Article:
Seismometer
Seismometers are instruments that measure motions of the ground, including those of seismic waves generated by earthquakes, volcanic eruptions, and other seismic sources...

s. The moment magnitude
Moment magnitude scale
The moment magnitude scale is used by seismologists to measure the size of earthquakes in terms of the energy released. The magnitude is based on the seismic moment of the earthquake, which is equal to the rigidity of the Earth multiplied by the average amount of slip on the fault and the size of...

 is the most common scale on which earthquakes larger than approximately 5 are reported for the entire globe. The more numerous earthquakes smaller than magnitude 5 reported by national seismological observatories are measured mostly on the local magnitude scale, also referred to as the Richter
Richter magnitude scale
The expression Richter magnitude scale refers to a number of ways to assign a single number to quantify the energy contained in an earthquake....

 scale. These two scales are numerically similar over their range of validity. Magnitude 3 or lower earthquakes are mostly almost imperceptible and magnitude 7 and over potentially cause serious damage over large areas, depending on their depth. The largest earthquakes in historic times have been of magnitude slightly over 9, although there is no limit to the possible magnitude. The most recent large earthquake of magnitude 9.0 or larger was a 9.0 magnitude earthquake in Japan in 2011
2011 Tōhoku earthquake and tsunami
The 2011 earthquake off the Pacific coast of Tohoku, also known as the 2011 Tohoku earthquake, or the Great East Japan Earthquake, was a magnitude 9.0 undersea megathrust earthquake off the coast of Japan that occurred at 14:46 JST on Friday, 11 March 2011, with the epicenter approximately east...

 (as of March 2011), and it was the largest Japanese earthquake since records began. Intensity of shaking is measured on the modified Mercalli scale
Mercalli intensity scale
The Mercalli intensity scale is a seismic scale used for measuring the intensity of an earthquake. It measures the effects of an earthquake, and is distinct from the moment magnitude M_w usually reported for an earthquake , which is a measure of the energy released...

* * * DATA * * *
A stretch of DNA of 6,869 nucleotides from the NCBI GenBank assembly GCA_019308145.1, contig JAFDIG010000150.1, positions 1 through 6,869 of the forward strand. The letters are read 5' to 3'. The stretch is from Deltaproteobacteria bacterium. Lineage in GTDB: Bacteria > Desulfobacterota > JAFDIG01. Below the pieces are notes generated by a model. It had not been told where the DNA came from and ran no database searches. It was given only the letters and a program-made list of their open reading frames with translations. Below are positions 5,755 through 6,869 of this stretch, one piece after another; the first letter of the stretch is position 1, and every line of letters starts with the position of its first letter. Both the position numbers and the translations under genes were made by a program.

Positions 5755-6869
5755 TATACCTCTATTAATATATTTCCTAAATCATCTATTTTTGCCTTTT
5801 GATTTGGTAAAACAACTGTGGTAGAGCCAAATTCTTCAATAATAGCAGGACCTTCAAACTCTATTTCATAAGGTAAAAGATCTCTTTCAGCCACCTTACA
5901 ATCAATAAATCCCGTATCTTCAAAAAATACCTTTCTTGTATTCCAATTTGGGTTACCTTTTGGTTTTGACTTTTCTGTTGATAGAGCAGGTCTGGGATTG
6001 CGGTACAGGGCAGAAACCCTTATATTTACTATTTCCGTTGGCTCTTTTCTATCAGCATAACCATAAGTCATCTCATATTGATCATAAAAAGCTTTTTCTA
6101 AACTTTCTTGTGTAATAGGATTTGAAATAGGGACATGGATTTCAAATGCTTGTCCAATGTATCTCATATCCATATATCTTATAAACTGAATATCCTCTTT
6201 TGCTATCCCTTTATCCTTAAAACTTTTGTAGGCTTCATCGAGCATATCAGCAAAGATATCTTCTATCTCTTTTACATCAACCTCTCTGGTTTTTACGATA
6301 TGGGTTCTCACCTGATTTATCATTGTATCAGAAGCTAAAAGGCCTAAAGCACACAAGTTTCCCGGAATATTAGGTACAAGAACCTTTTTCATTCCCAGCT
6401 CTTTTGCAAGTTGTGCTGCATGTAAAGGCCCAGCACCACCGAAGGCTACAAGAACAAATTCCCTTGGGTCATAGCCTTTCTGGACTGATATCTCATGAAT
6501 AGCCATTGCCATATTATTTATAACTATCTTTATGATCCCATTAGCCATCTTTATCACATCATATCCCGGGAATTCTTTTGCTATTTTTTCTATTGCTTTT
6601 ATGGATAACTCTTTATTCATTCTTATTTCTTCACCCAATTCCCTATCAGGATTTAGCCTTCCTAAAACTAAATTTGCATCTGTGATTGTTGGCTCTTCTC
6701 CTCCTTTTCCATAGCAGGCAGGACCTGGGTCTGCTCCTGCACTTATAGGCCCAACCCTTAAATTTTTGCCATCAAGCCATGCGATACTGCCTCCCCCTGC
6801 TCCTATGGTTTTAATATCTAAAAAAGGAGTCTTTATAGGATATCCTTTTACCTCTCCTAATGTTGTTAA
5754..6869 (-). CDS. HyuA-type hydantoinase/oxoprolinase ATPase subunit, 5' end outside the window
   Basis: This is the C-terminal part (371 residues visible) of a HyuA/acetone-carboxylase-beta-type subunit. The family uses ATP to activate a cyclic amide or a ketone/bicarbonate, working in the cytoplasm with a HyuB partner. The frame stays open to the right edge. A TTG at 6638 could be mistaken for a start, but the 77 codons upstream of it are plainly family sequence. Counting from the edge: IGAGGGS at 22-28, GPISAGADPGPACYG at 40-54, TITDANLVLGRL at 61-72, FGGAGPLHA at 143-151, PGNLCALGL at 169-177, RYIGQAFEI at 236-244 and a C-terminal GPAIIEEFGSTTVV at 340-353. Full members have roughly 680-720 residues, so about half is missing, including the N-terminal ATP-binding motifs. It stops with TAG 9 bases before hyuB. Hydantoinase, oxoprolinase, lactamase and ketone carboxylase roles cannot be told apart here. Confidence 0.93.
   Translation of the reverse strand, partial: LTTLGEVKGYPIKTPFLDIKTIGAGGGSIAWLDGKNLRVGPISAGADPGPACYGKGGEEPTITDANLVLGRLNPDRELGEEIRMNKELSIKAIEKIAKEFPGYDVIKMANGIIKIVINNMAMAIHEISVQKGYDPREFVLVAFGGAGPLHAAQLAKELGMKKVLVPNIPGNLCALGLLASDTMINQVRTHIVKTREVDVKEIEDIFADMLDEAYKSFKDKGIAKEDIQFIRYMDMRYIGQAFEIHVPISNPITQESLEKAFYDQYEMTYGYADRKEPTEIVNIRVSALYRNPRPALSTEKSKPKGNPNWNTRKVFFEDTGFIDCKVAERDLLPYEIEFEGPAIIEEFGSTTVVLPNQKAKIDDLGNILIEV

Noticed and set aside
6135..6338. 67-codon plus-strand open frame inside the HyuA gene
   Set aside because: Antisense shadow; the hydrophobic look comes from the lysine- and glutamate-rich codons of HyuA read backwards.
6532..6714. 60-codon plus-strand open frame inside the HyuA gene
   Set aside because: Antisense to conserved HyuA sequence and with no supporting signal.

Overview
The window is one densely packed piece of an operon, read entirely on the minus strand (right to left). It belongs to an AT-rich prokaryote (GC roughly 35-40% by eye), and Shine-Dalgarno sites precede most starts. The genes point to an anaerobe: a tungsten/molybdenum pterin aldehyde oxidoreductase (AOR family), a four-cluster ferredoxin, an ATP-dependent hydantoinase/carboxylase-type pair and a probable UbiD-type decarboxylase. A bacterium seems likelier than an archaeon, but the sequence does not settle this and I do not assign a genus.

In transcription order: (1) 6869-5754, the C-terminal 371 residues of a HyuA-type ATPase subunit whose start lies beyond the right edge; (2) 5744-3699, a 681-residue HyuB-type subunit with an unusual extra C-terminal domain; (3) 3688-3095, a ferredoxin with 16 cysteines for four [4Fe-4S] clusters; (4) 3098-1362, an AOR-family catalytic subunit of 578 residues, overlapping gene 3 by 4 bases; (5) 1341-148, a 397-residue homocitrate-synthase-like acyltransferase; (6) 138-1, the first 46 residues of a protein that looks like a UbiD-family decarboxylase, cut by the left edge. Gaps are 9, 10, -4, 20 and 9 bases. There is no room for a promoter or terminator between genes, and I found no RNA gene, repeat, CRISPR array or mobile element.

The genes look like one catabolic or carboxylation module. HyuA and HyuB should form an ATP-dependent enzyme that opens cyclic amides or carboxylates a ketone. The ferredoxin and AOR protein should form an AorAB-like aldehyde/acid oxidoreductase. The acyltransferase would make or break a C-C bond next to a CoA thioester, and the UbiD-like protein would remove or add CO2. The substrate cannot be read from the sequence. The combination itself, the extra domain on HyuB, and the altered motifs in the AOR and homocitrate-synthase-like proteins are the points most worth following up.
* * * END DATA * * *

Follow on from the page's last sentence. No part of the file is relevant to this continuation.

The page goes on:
. The shallower an earthquake, the more damage to structures it causes, all else being equal.

At the Earth's surface, earthquakes manifest themselves by shaking and sometimes displacement of the ground. When the epicenter
Epicenter
The epicenter or epicentre is the point on the Earth's surface that is directly above the hypocenter or focus, the point where an earthquake or underground explosion originates...

 of a large earthquake is located offshore, the seabed may be displaced sufficiently to cause a tsunami
Tsunami
A tsunami is a series of water waves caused by the displacement of a large volume of a body of water, typically an ocean or a large lake...

. Earthquakes can also trigger landslides, and occasionally volcanic activity.

In its most general sense, the word earthquake is used to describe any seismic event — whether natural or caused by humans — that generates seismic waves. Earthquakes are caused mostly by rupture of geological faults, but also by other events such as volcanic activity, landslides, mine blasts, and nuclear tests
Underground nuclear testing
Underground nuclear testing refers to test detonations of nuclear weapons that are performed underground. When the device being tested is buried at sufficient depth, the explosion may be contained, with no release of radioactive materials to the atmosphere....

. An earthquake's point of initial rupture is called its focus or hypocenter
Hypocenter
The hypocenter refers to the site of an earthquake or a nuclear explosion...